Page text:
There are the interfaces. So this is our primary interface, which is ETH Zero. Now, since M for Large supports enhanced networking, let’s just quickly verify if there are appropriate modules installed within this operating system that can take advantage. If you run Ethereum 2, Ethereum 0, there is one very important thing you must verify, and that is the driver. So this driver is Ixgbevf. So this is the Intel network interface driver for network enhanced networking. So you have to make sure that this specific driver is present if you are using enhanced networking. When discussing ENAB-based enhanced networking, the driver name will be ENA. However, for Intel-based systems, the driver name will be IXGBE VF. So this is basically the module name. Now, one more important thing that you might want to remember is that you can even check if the EC two goes through the EC to command. If you just run this command, let me specify the region, and when it comes to this specific network support, the value should be simple. As a result, enhanced networking is supported. Sometimes the value is null. So that is something you have to really check, otherwise you will not get a proper performance. So there are two things you should look into. Whether you have an appropriate driver and use AWS Easy to describe instances, make sure you get the simple value for this specific net support. So this is it. About this lecture:
53. VPC Endpoints – Architectural Perspective
Hey, everyone, and welcome back to the KP Labs course. Now, in the early lecture, we discussed the high-level overview of VPC endpoints and how they actually work. So in today’s lecture, which contains the same topic, we look into the VPC endpoints as far as the architectural view is concerned. So, let’s begin by understanding VPC endpoints from an architectural standpoint using a simple use case of EC2 to DynamoDB communication.
As a result, this is the first application of EC2 to DynamoDB communication. You see, this is the before clause, where “before” means before the VPC endpoints were introduced. So you have the EC2 instance over here, and you have the DynamoDB. Now, both of these belong to the same region. Now, before VPC endpoints were introduced, what used to happen was that if an EC2 instance wanted to communicate with the DynamoDB, the traffic would flow to the router. From the router, the traffic would flow to the Internet gateway, and from the Internet gateway, it would traverse the Internet. And then it used to reach DynamoDB. Now, even though both entities are within the same AWS region, the traffic was still traversing the Internet. Now, this led to a lot of issues related to latency and even security-related challenges. And this is the reason why a lot of customers were giving feedback to actually allow communication between two services that belong to the same AWS region through an AWS private link.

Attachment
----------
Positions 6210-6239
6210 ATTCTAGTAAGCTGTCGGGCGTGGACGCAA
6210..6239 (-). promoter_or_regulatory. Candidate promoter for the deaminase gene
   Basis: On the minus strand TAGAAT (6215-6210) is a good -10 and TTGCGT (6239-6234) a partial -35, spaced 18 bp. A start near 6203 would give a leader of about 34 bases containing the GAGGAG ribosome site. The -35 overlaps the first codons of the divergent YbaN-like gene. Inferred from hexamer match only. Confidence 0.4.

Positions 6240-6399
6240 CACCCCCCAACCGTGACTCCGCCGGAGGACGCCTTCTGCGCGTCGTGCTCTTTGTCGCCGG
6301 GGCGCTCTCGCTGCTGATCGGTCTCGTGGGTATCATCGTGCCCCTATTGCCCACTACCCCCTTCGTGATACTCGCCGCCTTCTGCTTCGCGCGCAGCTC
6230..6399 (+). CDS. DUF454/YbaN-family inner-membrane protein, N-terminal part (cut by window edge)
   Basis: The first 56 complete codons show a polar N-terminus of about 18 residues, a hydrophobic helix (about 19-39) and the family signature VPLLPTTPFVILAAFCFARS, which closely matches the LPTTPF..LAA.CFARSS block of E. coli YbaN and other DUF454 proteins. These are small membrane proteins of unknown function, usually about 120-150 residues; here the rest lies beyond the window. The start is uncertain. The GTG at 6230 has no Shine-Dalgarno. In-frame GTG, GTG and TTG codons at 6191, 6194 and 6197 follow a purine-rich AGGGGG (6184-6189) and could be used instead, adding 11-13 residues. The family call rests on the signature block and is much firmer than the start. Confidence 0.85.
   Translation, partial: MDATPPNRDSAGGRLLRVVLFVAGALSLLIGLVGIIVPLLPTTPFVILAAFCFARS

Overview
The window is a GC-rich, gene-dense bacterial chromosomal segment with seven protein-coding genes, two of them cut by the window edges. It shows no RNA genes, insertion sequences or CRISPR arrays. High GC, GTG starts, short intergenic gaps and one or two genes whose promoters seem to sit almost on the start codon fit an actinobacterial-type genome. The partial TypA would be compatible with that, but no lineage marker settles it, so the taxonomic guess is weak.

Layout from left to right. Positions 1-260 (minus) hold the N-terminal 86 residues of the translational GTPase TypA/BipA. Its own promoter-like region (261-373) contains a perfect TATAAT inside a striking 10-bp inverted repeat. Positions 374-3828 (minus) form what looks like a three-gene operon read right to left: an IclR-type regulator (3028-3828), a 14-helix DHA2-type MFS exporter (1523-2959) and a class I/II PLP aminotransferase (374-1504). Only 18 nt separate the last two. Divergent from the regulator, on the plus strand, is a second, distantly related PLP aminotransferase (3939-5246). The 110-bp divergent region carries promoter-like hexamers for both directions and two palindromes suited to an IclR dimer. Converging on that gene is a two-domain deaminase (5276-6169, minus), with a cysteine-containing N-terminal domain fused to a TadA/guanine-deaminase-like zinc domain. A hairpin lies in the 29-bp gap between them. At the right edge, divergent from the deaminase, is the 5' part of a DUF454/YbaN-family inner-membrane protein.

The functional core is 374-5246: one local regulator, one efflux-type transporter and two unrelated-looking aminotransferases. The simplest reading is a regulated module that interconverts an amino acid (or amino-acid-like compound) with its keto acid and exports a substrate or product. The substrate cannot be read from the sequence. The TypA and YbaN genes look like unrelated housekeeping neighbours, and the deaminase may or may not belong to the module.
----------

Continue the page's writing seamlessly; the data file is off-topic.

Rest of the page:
So in this second use case, you have the after scenario. Following the introduction of the VPC endpoints. So now, what used to happen was that you had the ECTwo instance and the DynamoDB within the same region. Now, EC2 wanted to send some traffic to DynamoDB. It reached the router, which verifies the destination of the DynamoDB and whether the destination belongs to the DynamoDB within the same region. If yes, then the router will send it to the VPC endpoint, and then from the VPC endpoint, it will traverse the DynamoDB. So in this kind of approach, the traffic is not actually going through the Internet gateway. It is actually residing within the AWS private network itself. So this is a good feature. It reduces the overall latency. It increases the security posture. Now, before we conclude this lecture, there is one interesting thing that I wanted to show you because, at some point, this part might confuse you. So let me show you one thing: So, this is the EC2 instance that is linked to the S3 gateway through the VPC endpoint. So this does not really have any Internet connectivity. So if I do a ping on Google.com, you see, I am not able to reach anywhere. So let’s do an AWS S threeLS, and let’s look into the output. So here I am getting a lot of “three buckets,” which belong to my account. Now, a question might arise because one of my colleagues recently asked him if he had implemented the VPC endpoints and run the same command.